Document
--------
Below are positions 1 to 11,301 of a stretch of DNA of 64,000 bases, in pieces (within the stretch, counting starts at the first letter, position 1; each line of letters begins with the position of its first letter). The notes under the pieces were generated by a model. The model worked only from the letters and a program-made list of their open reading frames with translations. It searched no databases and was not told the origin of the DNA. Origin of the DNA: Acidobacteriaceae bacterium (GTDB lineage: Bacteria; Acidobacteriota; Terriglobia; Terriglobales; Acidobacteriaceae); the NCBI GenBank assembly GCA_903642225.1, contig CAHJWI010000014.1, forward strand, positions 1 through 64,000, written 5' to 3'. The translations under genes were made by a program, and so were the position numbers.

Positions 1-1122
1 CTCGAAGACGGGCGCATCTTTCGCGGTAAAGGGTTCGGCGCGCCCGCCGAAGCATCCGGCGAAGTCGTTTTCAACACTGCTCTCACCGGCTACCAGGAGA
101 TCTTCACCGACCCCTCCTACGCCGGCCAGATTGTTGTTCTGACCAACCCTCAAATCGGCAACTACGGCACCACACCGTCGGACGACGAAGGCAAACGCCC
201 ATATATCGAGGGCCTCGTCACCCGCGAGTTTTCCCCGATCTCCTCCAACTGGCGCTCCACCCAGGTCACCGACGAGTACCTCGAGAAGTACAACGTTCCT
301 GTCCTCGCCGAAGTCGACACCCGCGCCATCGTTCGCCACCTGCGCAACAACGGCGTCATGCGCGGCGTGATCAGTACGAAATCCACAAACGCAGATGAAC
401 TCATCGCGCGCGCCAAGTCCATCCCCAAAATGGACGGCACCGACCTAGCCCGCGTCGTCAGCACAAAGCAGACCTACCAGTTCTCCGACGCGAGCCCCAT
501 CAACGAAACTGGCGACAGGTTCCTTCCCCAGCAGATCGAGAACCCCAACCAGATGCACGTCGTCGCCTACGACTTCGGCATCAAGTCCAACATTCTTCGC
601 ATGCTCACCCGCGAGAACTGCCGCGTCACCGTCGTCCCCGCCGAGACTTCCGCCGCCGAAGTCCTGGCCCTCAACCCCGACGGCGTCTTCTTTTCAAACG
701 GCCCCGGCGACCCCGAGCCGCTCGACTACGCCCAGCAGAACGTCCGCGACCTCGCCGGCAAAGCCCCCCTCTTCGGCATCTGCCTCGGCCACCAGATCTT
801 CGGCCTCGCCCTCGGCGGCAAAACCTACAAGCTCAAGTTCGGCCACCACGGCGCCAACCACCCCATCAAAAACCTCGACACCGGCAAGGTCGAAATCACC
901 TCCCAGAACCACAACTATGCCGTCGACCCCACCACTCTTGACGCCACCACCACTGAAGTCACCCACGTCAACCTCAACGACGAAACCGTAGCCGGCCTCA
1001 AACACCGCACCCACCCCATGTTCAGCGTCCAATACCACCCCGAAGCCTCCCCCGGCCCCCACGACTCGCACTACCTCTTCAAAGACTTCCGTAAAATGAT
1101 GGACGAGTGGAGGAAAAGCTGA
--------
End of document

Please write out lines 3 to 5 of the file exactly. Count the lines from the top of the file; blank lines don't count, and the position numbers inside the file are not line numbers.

1 CTCGAAGACGGGCGCATCTTTCGCGGTAAAGGGTTCGGCGCGCCCGCCGAAGCATCCGGCGAAGTCGTTTTCAACACTGCTCTCACCGGCTACCAGGAGA
101 TCTTCACCGACCCCTCCTACGCCGGCCAGATTGTTGTTCTGACCAACCCTCAAATCGGCAACTACGGCACCACACCGTCGGACGACGAAGGCAAACGCCC
201 ATATATCGAGGGCCTCGTCACCCGCGAGTTTTCCCCGATCTCCTCCAACTGGCGCTCCACCCAGGTCACCGACGAGTACCTCGAGAAGTACAACGTTCCT